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Old November 16th, 2012, 05:07 AM   #1
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Superwhites CS6

I have just had a bit of an aha moment and am looking for some clarification/confirmation.

Is the following true?

When shooting on XDCAM EX, my EX1 is producing a range of luma values from 0 - 255.

When I import these into Premiere Pro, it clips anything above 235 as white.

My highlights always clip more than I would like!

If I apply fast colour corrector with Output level set at 235, now I see the Superwhites.

Questions
1) Does the same thing happen with blacks below 16? It appears not to???
2) is this only a preview monitor issue - if I render out footage without applying any filters will Superwhites be visible or not? Say I send my timeline to DVD without doing anything to the superwhites - will I see details in the 235-255 range or will it just be white?
3) does this really mean that every time I shoot anything, I have to apply FCC or another CC filter to recover detail in the superwhites
4) what is the point of recording the data up there anyway? Why does this problem exist?
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Old November 16th, 2012, 11:20 PM   #2
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Re: Superwhites CS6

If you have installed a codec in PPro for your EX1 such as the XD codec from CalibratedQ, check the codec settings for YUV709 (full) instead of yuv709 (sempte) which clips at 16 and 235.

I don't think PPro does the clipping, I could be wrong, but I haven't found any setting that would do that.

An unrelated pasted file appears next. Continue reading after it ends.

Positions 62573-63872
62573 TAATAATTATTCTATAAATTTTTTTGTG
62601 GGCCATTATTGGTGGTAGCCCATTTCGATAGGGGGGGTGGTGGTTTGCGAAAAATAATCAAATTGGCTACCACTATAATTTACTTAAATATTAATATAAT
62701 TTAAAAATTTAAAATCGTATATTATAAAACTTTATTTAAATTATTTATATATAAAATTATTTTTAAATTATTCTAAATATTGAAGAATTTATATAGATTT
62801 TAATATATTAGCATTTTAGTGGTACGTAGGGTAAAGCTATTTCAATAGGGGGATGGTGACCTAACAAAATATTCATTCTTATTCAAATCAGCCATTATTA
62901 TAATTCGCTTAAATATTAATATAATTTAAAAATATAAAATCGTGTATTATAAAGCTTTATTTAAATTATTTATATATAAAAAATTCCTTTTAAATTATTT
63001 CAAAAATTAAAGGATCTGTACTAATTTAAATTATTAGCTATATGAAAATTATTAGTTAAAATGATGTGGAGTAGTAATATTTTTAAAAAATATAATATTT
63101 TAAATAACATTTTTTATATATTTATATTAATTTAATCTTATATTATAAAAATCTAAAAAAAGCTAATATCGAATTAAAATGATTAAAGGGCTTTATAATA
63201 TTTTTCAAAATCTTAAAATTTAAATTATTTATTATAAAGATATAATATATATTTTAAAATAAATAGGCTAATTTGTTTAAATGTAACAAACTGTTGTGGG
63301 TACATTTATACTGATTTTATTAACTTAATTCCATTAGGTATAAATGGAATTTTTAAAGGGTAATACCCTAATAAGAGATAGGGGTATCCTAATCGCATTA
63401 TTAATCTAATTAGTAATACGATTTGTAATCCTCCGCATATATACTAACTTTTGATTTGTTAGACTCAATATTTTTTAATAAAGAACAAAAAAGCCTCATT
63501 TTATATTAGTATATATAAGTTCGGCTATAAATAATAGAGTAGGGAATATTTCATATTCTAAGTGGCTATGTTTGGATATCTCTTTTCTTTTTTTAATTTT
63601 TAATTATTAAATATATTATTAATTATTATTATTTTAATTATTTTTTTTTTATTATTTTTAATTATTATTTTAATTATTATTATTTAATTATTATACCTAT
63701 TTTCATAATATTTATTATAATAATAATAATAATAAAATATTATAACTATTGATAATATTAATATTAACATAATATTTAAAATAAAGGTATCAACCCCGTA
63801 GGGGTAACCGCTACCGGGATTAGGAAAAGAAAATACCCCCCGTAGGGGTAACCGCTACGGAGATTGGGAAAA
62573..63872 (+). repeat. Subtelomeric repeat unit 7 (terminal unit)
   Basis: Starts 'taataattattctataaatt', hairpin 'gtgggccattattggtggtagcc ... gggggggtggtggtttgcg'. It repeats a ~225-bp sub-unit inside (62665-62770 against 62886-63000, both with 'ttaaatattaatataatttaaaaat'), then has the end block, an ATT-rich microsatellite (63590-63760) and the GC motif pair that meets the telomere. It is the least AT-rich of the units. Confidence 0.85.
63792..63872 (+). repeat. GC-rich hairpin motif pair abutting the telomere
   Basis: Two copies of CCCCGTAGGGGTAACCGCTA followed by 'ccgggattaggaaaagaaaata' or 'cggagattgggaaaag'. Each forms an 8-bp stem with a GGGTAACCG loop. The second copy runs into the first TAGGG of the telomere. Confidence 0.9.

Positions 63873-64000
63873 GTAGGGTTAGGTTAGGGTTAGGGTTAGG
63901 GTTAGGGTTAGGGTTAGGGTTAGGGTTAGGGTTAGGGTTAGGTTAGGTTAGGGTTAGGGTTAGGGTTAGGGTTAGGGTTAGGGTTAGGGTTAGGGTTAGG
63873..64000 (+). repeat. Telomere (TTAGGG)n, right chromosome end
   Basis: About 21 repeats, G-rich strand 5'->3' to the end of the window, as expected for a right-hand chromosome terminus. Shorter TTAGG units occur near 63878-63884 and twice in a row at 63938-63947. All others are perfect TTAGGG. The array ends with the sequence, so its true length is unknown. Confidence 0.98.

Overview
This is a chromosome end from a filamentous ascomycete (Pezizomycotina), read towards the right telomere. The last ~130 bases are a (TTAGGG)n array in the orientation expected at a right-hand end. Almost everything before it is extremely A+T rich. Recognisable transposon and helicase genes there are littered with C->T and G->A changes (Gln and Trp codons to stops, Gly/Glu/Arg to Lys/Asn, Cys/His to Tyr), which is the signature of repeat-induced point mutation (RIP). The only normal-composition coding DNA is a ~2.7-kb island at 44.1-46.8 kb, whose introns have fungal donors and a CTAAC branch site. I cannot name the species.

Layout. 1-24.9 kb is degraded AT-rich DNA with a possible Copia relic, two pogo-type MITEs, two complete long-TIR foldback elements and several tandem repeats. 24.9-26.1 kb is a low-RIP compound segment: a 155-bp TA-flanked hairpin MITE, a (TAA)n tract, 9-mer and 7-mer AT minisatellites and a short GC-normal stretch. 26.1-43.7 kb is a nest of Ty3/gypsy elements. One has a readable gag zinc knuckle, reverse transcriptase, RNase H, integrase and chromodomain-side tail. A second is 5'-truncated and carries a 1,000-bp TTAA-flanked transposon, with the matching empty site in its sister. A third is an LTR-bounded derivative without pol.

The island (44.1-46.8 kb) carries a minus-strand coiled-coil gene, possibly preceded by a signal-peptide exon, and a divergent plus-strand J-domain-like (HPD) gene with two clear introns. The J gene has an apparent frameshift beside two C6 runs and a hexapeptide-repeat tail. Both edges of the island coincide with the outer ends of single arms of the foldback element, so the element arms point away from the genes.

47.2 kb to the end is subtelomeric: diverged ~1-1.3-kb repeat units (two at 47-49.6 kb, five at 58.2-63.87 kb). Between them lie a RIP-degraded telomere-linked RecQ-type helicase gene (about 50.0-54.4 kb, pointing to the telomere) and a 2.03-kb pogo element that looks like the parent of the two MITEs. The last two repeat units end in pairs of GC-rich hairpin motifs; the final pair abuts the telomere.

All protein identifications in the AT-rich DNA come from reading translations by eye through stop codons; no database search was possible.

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Old November 18th, 2012, 08:04 PM   #3
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Re: Superwhites CS6

(more) The YUV colorspace is defined as 16-235, if you are using a codec that converts to RGB space it can convert to full range. If you are working completely in YUV the conversion won't happen and you get the 16-235 that was recorded. That's my understanding, more info at http://www.calibratedsoftware.com. Even if you don't use this particular codec, the user info pdf posted with with their xd codec has a pretty good explanation.
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Old November 21st, 2012, 03:47 AM   #4
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Re: Superwhites CS6

1. No
2. Just test it - export a short clip and see for yourself. My bet is the clipping will be there.
3. If 2 shows that clipping is there, then yes.
4. It's there to give you the possibility to recover some highlights from clipped footage. It's a safety zone. If the specs were followed exactly, you'd only get 16-235 range of data, which would be problematic for many applications. Stretching it to 0-255 gives you more latitude in the whites.
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